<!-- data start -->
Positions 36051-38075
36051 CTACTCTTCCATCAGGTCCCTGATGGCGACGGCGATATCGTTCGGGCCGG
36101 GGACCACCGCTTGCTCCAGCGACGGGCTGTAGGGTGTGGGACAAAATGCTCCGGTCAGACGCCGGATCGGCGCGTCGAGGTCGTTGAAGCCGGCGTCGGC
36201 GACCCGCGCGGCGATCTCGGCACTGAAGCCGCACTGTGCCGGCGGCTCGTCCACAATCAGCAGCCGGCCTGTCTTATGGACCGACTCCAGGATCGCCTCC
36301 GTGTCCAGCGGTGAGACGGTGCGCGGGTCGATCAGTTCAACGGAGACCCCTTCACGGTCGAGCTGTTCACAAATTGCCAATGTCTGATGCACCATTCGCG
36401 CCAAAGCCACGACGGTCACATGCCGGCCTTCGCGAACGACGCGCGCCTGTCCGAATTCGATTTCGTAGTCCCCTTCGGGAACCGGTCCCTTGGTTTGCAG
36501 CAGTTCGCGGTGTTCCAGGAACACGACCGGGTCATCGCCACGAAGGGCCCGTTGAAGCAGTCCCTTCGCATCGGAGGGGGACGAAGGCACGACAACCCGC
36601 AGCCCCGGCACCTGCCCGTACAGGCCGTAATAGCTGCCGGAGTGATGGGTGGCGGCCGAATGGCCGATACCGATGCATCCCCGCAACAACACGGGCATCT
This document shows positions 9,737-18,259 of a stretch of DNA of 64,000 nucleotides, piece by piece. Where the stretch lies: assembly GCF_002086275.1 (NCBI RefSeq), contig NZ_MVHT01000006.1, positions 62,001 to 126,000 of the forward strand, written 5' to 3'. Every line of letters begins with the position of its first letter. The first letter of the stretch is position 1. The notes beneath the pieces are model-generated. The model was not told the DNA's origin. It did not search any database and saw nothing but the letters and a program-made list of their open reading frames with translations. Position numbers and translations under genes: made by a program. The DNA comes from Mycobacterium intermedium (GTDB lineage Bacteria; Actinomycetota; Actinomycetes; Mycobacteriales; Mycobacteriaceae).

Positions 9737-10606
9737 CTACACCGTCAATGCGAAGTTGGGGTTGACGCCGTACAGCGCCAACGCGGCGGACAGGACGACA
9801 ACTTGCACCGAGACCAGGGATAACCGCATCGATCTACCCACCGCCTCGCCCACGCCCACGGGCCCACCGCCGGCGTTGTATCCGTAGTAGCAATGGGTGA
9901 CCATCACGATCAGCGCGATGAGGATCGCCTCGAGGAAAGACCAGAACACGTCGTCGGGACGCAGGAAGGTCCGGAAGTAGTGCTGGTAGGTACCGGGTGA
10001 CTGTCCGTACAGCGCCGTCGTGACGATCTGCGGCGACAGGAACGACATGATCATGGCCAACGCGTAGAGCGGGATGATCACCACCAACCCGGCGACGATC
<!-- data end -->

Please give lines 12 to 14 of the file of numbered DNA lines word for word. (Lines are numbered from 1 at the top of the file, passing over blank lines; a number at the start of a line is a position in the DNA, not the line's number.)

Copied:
9801 ACTTGCACCGAGACCAGGGATAACCGCATCGATCTACCCACCGCCTCGCCCACGCCCACGGGCCCACCGCCGGCGTTGTATCCGTAGTAGCAATGGGTGA
9901 CCATCACGATCAGCGCGATGAGGATCGCCTCGAGGAAAGACCAGAACACGTCGTCGGGACGCAGGAAGGTCCGGAAGTAGTGCTGGTAGGTACCGGGTGA
10001 CTGTCCGTACAGCGCCGTCGTGACGATCTGCGGCGACAGGAACGACATGATCATGGCCAACGCGTAGAGCGGGATGATCACCACCAACCCGGCGACGATC